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In the Aisle: Diverse founders share foods of their heritages

Retailers who embrace authentic foods from other cultures attract new shoppers and support entrepreneurs of under-represented backgrounds.

Gianna Rosenbach

September 15, 2023

3 Min Read
Thai Cooking School
Alamy

The rising trend of culturally inspired and heritage-rooted foods is enriching the natural products industry and will have a significant presence at Expo East. Led by diverse-owned brands that aim to recover and represent their cultural heritage on store shelves, this movement goes beyond surface-level exploration of ingredients and flavors. Instead, brands turn to ancestral techniques that embody authenticity, traditional wisdom and diverse cultures.

Heritage-rooted foods also build bridges between cultures and unite people through shared culinary experiences. Therefore, by embracing these emerging brands, retailers can cast a broad net, appealing to both the people culturally aligned with particular heritage foods and other consumers eager to explore them.

The movement also challenges stereotypes associated with foods perceived as “foreign” and is inspiring retailers to rethink the longstanding “international” aisles. Instead, many retailers are now spreading these brands throughout the entire store, better reflecting the cultural tapestry and diverse palates and backgrounds of our communities.

Accessibility is a key component of this trend. Brands strive to offer high-quality products that are also affordable, ensuring that cultural authenticity is not limited to a niche market.

Related:In the Aisle: Restoring 'humaneaty' to the food system

Another foundation: the use of locally sourced (where possible) ingredients and simple recipes rather than long ingredient lists. Heritage foods emerged before the rise of today’s massive inventory of stabilizers, flavor enhancers, sweeteners, preservatives and artificial flavors. They also were generally healthier than so many products on shelves today (especially those conventional shelves). The health-forward nature of these brands speaks to the values of health-conscious consumers and contributes toward the brands’ overall appeal and success.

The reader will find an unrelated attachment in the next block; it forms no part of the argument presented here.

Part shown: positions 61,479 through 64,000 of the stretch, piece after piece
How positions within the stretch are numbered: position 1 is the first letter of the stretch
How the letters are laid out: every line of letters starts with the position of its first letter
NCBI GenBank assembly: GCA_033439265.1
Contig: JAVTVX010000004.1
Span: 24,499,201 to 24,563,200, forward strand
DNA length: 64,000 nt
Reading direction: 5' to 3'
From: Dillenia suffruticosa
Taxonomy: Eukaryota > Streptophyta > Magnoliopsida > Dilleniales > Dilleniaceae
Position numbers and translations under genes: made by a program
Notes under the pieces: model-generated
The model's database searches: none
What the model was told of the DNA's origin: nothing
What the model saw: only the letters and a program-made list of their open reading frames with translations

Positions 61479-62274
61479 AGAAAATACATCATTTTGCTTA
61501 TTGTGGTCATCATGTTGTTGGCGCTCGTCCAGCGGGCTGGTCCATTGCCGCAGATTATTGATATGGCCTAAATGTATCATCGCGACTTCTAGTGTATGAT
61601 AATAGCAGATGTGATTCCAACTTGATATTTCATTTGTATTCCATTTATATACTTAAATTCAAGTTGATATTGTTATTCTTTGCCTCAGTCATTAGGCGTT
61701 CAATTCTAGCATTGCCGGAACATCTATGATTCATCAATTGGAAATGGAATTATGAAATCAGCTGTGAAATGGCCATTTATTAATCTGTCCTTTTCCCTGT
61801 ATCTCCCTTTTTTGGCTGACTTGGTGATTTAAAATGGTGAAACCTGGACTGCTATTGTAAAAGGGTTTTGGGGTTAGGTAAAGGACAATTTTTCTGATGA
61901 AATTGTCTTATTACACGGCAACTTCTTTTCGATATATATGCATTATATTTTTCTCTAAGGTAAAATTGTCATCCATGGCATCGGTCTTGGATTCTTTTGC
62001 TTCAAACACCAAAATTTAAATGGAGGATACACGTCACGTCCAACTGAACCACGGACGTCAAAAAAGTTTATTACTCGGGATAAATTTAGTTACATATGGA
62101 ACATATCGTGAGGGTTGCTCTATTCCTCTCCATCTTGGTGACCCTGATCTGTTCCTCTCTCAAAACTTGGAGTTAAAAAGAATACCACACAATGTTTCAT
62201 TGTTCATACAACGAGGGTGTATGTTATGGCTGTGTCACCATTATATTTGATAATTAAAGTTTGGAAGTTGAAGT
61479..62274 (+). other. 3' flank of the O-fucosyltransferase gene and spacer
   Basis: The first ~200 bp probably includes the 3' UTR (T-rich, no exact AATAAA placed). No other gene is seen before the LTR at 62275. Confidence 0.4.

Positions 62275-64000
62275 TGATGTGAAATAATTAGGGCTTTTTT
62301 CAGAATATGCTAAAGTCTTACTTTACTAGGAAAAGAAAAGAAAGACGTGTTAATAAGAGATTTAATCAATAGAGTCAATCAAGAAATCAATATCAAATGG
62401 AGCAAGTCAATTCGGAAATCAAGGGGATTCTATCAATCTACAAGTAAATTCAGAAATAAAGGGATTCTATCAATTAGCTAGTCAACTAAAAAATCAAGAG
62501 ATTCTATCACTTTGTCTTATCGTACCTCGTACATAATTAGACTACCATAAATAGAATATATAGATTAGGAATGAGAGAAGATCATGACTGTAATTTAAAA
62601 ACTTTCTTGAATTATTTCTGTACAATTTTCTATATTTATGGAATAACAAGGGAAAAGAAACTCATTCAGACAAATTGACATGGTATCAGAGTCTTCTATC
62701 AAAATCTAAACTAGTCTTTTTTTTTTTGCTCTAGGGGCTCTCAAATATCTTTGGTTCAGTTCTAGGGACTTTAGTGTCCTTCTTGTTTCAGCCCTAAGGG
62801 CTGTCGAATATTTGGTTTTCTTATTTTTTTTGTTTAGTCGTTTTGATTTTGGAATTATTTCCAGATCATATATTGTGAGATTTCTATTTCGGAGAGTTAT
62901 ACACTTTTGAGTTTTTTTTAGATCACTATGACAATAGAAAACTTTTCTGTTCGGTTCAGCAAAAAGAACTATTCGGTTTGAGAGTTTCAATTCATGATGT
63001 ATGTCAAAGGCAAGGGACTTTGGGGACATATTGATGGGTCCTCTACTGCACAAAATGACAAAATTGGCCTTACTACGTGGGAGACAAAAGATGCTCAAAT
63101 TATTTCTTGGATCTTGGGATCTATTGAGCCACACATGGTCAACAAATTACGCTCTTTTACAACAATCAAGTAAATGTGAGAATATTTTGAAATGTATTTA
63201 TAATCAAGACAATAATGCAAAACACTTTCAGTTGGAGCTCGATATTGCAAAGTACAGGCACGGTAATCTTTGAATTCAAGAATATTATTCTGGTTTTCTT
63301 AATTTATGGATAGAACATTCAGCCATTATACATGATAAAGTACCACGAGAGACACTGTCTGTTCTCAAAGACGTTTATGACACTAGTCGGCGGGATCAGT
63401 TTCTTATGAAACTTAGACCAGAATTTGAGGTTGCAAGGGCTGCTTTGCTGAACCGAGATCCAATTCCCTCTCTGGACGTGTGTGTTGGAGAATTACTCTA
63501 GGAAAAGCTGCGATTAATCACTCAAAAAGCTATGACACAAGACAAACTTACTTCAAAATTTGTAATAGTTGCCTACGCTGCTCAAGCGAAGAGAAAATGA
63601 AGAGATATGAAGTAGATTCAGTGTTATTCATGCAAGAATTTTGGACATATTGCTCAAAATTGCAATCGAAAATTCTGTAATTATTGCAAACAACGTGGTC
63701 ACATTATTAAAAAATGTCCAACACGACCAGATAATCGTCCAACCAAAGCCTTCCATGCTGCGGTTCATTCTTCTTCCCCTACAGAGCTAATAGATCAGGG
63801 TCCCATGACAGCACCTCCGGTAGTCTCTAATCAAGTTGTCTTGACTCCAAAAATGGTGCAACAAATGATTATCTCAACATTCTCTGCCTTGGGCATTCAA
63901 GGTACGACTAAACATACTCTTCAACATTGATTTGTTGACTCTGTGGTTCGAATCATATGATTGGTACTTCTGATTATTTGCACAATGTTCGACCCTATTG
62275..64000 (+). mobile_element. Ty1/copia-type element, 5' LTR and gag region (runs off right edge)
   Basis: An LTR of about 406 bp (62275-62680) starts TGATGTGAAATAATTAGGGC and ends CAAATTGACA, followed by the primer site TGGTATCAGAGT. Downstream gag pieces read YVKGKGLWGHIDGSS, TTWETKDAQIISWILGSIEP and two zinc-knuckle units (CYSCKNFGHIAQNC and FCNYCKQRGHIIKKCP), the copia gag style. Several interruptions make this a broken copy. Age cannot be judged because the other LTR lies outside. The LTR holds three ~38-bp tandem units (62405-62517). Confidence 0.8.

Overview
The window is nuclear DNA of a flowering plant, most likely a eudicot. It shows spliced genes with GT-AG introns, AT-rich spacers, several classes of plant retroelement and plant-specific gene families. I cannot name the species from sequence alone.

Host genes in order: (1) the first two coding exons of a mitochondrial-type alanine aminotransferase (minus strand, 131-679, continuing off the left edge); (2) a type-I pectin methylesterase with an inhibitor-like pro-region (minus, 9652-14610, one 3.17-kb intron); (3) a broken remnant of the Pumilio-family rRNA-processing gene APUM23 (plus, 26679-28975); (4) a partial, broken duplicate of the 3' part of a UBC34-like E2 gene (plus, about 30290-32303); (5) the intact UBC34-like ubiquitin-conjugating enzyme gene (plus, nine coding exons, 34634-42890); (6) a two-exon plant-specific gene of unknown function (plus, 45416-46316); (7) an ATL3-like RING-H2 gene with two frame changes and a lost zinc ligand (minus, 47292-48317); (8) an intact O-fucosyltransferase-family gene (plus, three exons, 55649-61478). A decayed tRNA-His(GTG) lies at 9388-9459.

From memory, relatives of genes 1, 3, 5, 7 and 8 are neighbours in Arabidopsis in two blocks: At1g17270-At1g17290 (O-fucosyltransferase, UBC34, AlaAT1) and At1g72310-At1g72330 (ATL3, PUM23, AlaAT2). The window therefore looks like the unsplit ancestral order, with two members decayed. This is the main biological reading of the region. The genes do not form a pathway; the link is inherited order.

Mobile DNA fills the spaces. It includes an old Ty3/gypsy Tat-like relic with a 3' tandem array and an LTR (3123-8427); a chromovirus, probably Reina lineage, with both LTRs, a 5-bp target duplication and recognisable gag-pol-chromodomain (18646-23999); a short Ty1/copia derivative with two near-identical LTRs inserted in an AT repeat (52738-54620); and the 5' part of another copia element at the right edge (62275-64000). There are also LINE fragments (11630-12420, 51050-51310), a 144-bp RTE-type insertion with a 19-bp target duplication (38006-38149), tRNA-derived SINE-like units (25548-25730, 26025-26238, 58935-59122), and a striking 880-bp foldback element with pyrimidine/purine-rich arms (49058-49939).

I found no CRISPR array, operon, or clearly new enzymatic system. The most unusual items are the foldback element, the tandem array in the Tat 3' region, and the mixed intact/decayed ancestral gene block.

Better Sour

Better Sour Calamansi Candy

A pair of Iranian-American women who grew up in Hawaii and became best friends launched this globally inspired candy brand, which explores flavors from their shared heritage in two places. One new SKU mingles guava, calamansi and ume to celebrate flavors reminiscent of the Hawaiian Islands, while another features pomegranate, apricot and plum in honor of their Iranian heritage. Each product has only 3 grams of sugar and 60 calories, and the company is working toward becoming Non-GMO Project Verified and Certified Gluten Free.

Numa Foods Taffy

Nüma Foods Creamy Vanilla Taffy

This women-owned company creates healthy versions of Asian-inspired candies based on heirloom family recipes from China. The products are made from upcycled dairy milk powder left over from butter production, along with maltose made from unsold rice grains that are fermented and distilled. Nüma ties the art of upcycling to time-honored processing techniques borrowed from the founders’ lineage to introduce Chinese culinary experiences to candy lovers.

Related:The Natural List – Founders Heritage elevates diversity in CPG

Xinca Foods Carrot Cheese and Loroco Pupusas

Xinca Foods Carrot Cheese and Loroco Pupusa

Xinca is led by Cynthia Duran, whose family fled the Salvadoran civil war and migrated to the United States. To commune with the culture of their homeland, the family often cooked authentic dishes that reminded them of their beloved native country. That tradition led the family to form Xinca, which offers a unique take on the classic loroco (an edible flower native to Central America) and cheese pupusa. This delicious meal is made with plant-based cheese in the company’s 85% renewable energy-powered facility in Washington.

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J.E.D.I.

About the Author(s)

Gianna Rosenbach

Content Creator, CPG and Digital, New Hope Network

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